Courthouse Shooting in Salt Lake City, Utah Ends in DeathBy: Galen Velonis - April 21, 2014
A defendant in a federal courthouse in Salt Lake City, Utah died after a U.S. marshal shot him today. The shooting occurred early this morning, and the story has been developing throughout the day.
Initially information regarding the shooting was not being released. Police had been called at 9:45 in the morning. U.S. attorney’s office spokeswoman Melodie Rydalch told the Associated Press that the shooting occurred in a a gang-related trial in U.S. District Judge Tena Campbell’s courtroom.
No other details were released. No information on victims or arrests or anything.
The press and public were barred from entering the courthouse. Reporters began tweeting the limited information they had. Eye witnesses claimed they saw someone carried out of the building on a stretcher.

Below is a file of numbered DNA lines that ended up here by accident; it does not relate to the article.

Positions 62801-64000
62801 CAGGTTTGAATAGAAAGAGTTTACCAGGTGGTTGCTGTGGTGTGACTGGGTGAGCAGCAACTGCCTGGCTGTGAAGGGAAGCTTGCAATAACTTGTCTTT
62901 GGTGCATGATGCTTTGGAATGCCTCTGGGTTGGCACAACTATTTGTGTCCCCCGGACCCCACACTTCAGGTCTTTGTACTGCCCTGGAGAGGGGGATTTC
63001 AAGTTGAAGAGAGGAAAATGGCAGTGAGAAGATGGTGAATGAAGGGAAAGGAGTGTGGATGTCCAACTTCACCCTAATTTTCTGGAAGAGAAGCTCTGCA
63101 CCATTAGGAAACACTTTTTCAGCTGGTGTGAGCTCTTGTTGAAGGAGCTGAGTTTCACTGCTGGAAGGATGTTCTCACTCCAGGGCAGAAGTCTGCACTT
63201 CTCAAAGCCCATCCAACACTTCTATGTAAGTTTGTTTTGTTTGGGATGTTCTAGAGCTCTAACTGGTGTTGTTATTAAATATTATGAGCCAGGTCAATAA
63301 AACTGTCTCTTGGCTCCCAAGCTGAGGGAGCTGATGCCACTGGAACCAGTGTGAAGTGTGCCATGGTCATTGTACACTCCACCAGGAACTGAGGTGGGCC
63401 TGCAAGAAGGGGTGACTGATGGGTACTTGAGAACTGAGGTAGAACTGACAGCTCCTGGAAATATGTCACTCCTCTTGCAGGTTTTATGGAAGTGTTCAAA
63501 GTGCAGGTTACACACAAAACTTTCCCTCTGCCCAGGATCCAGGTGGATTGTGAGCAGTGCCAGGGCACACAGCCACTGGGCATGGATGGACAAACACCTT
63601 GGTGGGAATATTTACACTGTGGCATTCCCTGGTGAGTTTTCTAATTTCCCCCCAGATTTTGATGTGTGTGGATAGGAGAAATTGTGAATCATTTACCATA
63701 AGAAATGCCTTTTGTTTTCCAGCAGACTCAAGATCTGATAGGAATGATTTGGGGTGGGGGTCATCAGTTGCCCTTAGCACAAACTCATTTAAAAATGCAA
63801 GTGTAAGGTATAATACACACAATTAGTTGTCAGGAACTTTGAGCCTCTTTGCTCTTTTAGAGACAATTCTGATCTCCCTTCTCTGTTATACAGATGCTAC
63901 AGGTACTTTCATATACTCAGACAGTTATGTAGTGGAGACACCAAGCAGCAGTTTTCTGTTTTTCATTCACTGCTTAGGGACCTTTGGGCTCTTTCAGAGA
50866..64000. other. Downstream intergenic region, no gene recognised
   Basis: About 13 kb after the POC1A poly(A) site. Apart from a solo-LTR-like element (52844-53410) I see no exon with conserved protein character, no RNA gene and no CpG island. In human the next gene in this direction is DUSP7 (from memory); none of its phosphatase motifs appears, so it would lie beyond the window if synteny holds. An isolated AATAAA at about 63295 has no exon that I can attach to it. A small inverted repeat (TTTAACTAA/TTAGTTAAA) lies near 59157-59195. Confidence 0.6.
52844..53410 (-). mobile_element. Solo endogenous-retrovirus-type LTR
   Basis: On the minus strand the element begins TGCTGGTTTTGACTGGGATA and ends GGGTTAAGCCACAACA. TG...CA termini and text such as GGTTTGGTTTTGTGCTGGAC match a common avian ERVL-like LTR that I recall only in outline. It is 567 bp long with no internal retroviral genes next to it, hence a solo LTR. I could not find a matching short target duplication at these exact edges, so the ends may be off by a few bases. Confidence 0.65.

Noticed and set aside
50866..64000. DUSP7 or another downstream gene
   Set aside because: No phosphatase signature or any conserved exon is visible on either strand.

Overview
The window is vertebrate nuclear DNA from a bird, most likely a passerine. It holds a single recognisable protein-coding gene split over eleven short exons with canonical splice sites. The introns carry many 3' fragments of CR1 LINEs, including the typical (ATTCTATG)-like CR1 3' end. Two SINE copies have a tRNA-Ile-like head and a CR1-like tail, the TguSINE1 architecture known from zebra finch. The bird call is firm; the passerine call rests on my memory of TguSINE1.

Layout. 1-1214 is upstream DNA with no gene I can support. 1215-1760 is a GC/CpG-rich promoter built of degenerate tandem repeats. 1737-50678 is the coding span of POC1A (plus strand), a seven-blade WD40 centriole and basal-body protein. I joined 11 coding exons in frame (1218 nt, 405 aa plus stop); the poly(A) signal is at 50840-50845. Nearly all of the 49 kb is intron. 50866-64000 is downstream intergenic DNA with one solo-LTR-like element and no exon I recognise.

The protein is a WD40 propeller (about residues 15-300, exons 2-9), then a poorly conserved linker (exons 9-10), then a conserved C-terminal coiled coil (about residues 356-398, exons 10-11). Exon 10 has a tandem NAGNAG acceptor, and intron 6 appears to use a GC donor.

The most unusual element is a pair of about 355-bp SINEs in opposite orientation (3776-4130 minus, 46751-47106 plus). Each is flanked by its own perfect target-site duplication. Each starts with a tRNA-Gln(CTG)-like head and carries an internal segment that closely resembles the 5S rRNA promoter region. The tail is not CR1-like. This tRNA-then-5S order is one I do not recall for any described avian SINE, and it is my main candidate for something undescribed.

That someone was defendant Siale Angilau. The 25 year old Angilau, also known as “C-Down”, decided to lunge at a witness with a pen in hand. A U.S. Marshall took action immediately, shooting the alleged gang member several times in front of the entire court.
“It was kind of traumatizing,” Eye-witness Sara Jacobson told the Associated Press. Jacobson was in the court to support her grandmother who was scheduled to testify against Angilau. Prosecutors say Angilau was a member of the Tongan Crips, and with the assistance of his fellow gang members, he robbed convenience stores in the Salt Lake City Area from 2002 to 2007.
The FBI investigated the incident and found that “during the trial this morning the defendant went after, engaged the witness stand, and when he engaged the witness at the witness stand, he was shot by the U.S. Marshals Service.” USA Today quoted FBI spokesman Mark Dressen saying, “from what I understand, the defendant may have grabbed a pen or a pencil and charged the witness stand at that time.”
Judge Campell declared a mistrial stating “the court has met with the jury and and observed that most of the jury members are visibly shaken and upset by this episode. The court finds that this occurrence in the courtroom would so prejudice Mr. Angilau as to deprive him of a fair trial.”
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